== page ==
September 4, 2020
Excitement builds for the start of the school year
For the first time since March 6, St. Scholastica is welcoming students back to its classrooms, residence halls, dining areas and study spaces as Fall 2020 classes begin on Sept. 8.
Faculty, staff and College leaders worked throughout the summer to prepare for a safe return to campus. Classrooms were re-configured for physical distancing. Two hundred wall-mounted hand sanitizer dispensers were installed. New outdoor furniture was placed on campus to provide more safe spaces to socialize outside.
Courses will be delivered through a mix of in-person or online methods, or a mix of the two (hybrid delivery). Melissa Goodson, PhD, assistant professor of Marketing and Business Management, will take advantage of all delivery methods, emphasizing safety and the student learning experience. She said she’s looking forward to seeing her students again, whether in a virtual or in-person format.
“I will have a mix of participants online and in-person Monday and Wednesday for active learning (for safety purposes of social distancing), with Fridays for group projects and online activities. All students will be required to be at least six feet apart in the classroom, and masks are mandatory.”
Her advice to students this semester is to prioritize self-care.
“Make a plan for yourself that includes time on your calendar for rest and fun,” she said. “It will be important to take care of you. Also, be willing to commit to being proactive and engaged in the learning process. Showing grace to one another will be key to a successful learning environment.”
Advice for students
Jessica Johnston, director for Academic Access and Support, encourages students to create routines and schedules and to use technology to help them succeed. Google Calendar is a great way to stay organized, she said.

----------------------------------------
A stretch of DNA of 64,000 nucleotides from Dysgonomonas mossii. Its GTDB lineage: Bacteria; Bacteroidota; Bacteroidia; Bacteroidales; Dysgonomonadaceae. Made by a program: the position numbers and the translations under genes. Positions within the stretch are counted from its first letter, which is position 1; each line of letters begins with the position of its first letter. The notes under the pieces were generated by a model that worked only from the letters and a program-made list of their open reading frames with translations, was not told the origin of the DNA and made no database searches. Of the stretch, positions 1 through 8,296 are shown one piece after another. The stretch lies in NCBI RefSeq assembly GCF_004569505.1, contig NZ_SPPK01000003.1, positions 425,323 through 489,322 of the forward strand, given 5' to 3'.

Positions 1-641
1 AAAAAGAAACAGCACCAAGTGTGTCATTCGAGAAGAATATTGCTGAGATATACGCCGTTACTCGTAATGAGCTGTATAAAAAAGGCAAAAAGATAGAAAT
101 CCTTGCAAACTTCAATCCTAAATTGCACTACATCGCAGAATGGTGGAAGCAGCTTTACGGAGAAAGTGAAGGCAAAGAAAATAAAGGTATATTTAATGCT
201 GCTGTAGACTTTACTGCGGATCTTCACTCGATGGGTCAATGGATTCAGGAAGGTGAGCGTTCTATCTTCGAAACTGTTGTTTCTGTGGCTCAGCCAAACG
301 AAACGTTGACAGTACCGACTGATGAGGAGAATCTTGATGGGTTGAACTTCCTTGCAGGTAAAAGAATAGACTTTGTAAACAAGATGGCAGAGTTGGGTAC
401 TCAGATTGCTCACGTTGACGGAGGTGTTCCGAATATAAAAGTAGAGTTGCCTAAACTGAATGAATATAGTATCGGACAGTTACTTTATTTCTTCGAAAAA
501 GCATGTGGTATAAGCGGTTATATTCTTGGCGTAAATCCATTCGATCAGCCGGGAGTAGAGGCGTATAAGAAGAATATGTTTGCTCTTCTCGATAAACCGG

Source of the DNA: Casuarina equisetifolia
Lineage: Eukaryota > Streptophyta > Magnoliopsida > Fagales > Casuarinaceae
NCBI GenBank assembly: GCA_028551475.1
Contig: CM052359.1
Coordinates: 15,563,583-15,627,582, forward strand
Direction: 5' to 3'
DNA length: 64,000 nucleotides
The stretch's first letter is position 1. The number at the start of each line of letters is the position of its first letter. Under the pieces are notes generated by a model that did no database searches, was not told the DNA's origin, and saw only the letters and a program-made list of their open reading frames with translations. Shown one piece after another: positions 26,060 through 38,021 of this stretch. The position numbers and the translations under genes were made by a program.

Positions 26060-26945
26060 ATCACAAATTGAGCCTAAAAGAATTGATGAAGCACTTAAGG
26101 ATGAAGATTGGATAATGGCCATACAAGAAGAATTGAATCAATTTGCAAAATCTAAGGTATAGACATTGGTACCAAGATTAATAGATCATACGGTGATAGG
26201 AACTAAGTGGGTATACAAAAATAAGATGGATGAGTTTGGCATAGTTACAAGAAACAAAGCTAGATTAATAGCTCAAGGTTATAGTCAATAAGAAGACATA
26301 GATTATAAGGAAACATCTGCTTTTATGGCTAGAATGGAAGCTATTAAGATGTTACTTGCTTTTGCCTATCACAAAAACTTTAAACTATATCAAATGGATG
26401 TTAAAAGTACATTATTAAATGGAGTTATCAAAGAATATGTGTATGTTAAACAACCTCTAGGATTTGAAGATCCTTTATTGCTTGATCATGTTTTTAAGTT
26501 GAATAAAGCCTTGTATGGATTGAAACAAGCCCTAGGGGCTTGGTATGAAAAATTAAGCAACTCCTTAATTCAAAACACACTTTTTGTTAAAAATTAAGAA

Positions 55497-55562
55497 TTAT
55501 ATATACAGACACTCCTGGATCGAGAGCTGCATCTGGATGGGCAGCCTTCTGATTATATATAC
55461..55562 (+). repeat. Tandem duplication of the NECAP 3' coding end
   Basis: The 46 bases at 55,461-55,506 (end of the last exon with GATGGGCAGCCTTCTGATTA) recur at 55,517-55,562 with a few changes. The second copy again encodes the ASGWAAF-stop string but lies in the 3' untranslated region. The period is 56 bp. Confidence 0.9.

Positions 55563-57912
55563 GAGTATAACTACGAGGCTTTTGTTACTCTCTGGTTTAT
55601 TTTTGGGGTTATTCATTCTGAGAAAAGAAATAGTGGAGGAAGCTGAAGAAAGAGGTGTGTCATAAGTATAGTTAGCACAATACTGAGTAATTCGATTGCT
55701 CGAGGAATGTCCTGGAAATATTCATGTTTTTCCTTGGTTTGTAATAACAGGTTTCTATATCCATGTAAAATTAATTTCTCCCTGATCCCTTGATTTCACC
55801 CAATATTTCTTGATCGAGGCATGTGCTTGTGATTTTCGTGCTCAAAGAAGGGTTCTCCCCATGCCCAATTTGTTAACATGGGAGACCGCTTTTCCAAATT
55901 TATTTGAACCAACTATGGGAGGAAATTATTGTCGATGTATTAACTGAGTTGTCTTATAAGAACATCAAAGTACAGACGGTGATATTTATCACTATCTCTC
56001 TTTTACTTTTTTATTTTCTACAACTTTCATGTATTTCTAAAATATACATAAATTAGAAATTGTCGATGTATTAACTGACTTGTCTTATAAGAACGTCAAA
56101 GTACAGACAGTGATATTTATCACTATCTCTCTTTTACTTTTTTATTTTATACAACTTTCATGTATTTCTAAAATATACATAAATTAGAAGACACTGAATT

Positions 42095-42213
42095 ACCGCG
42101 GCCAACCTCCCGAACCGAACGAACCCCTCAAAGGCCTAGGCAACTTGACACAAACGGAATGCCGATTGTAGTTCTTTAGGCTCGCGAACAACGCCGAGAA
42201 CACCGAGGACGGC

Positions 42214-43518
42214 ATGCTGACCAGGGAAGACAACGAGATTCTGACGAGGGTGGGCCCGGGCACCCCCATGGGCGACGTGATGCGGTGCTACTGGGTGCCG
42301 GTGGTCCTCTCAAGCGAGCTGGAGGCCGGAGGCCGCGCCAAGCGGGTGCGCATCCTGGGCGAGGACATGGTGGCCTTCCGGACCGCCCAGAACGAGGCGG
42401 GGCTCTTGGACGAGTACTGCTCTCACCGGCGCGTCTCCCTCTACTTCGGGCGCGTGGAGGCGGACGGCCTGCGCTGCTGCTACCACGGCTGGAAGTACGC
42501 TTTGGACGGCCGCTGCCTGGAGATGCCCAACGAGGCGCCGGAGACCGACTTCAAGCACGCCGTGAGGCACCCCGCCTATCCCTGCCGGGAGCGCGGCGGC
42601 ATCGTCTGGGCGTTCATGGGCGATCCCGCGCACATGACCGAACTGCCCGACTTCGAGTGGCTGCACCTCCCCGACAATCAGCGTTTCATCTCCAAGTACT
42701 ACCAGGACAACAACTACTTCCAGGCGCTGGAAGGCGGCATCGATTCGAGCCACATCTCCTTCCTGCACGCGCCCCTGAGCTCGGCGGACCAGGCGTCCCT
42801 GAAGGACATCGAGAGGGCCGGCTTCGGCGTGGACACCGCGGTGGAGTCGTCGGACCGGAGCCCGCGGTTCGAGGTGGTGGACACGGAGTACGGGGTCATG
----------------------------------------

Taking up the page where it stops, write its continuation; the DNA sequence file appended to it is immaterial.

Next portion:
“Brightspace, our new online learning management system, integrates with Google,” she said. “Put all due dates, to-do tasks, tests, and class meetings and appointments on your CSS Google calendar, and then sync the calendar on your smartphone.”
Time blocking is an effective tool, Johnston said. “Create a master weekly schedule and set up blocks of time now for studying, class, working out, and things you enjoy!”
Many important messages are sent through email, but students often feel overwhelmed with the number of messages they receive. Johnston advised making an email game plan.
“Check your email twice a day, once in the morning and evening,” she said. Gmail has many helpful filters, folders and labels that can help students organize their messages.
All students are part of the Student Community Digest email listserv, which is often used to promote events, share news, and buy or sell books. Many students find it helpful to receive a summary of these messages daily in one morning digest instead of one-by-one as individual emails. This can be changed easily in the Gmail settings.
Johnston urges students to take advantage of the many academic resources available on campus.
“Try out at least one new resource this semester,” she said. She recommends the Tutoring Center, Writing Center, and the Library.
The College also offers extensive mental health resources, including Counseling services, Student Health Service, and WellU.
Marketing major Tianna Cady ’21 of Sauk Rapids, MN, is taking mostly in-person classes this fall as she prepares for graduation and a career in the Air Force and real estate. Her advice to first-year students is to simply focus on what needs to be done and push onward.
Like Johnston, she said that having a routine is key. This helped her greatly during the hard pivot to online courses in the spring semester.
“My best piece of advice would just be to keep moving through, even when things get hard,” Cady said. “I know that is a lot easier said than done, but at the end of the day they can say ‘I started my college career during a global pandemic.’ Not too many people can say that.”